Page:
A new video game aims to educate players on the various housing barriers facing Black Americans through history. How well does it do that?
Solutions to address racial wealth inequality have often focused on behavioral changes and individual choices, minimizing efforts to dismantle structural barriers to wealth accumulation for Black Americans.
The financial industry has been one of the main perpetrators of racial discrimination. It should be obligated to serve all communities, particularly communities of color.
Ken Reardon reviews "Redlined: A novel of Boston" by Richard W. Wise, an exciting novel about a community's fight for survival against disinvestment.
In an attempt to make compliance easier for banks, regulators are proposing to incentivize the very thing the Community Reinvestment Act was written to fight.
The legacy of racist housing policy shapes—and disempowers—Black, largely urban, neighborhoods to this day, and can be seen in places like the Northside neighborhood of Atlantic City, New Jersey.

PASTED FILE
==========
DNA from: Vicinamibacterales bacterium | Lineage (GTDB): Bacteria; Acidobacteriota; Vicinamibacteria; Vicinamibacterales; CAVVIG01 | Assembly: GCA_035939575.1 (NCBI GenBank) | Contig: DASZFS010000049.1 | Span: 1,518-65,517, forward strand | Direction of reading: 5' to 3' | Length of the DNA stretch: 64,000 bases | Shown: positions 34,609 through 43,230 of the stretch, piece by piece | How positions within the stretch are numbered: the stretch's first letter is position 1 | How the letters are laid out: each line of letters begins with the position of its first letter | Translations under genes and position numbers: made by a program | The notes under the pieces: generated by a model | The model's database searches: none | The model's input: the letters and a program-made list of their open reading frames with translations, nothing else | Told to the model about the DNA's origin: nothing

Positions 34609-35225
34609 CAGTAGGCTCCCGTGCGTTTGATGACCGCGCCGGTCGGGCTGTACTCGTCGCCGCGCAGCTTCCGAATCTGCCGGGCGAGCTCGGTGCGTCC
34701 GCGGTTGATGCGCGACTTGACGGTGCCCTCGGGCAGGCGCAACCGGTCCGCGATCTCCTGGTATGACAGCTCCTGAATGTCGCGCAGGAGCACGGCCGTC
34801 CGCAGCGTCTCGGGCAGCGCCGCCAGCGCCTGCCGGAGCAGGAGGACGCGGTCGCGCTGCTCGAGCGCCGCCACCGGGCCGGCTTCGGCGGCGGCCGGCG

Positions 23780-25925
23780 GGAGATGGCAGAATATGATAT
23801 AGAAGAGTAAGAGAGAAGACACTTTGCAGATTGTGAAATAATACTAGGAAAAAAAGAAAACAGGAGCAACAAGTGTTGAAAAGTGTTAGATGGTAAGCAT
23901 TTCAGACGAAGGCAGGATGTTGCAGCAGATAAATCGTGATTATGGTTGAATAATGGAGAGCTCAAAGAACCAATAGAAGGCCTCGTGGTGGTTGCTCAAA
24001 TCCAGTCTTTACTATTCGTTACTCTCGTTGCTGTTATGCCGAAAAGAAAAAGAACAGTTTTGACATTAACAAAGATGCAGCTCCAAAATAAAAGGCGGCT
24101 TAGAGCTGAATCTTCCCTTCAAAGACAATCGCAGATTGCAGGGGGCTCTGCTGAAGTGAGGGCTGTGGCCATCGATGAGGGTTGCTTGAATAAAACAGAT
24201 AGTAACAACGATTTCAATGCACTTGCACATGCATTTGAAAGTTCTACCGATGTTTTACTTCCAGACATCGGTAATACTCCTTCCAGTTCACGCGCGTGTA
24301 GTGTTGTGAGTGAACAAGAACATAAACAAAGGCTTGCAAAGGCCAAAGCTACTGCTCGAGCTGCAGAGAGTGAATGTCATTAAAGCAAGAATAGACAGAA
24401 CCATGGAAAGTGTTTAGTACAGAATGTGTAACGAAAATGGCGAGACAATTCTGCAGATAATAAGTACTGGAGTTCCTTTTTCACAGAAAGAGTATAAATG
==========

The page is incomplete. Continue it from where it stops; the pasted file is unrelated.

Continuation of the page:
A significant reduction in attention paid to home mortgage lending on CRA exams would be neither economically efficient nor equitable.
If CDFIs adopted traditional appraisal standards to determine loan amounts, they'd make very few loans in the communities they were founded to serve.
The wealth gap is probably best illustrated in the way our country has, and has not, provided access to the single most important determinant of wealth for the majority of people in the United States—home and land ownership.
Seattle is tackling displacement by aiming to reduce the systemic and structural barriers in connecting marginalized populations to opportunity.
Our conversation with The Color of Law author Richard Rothstein on uncovering truths about our not-so distant history of federally mandated racial segregation in housing.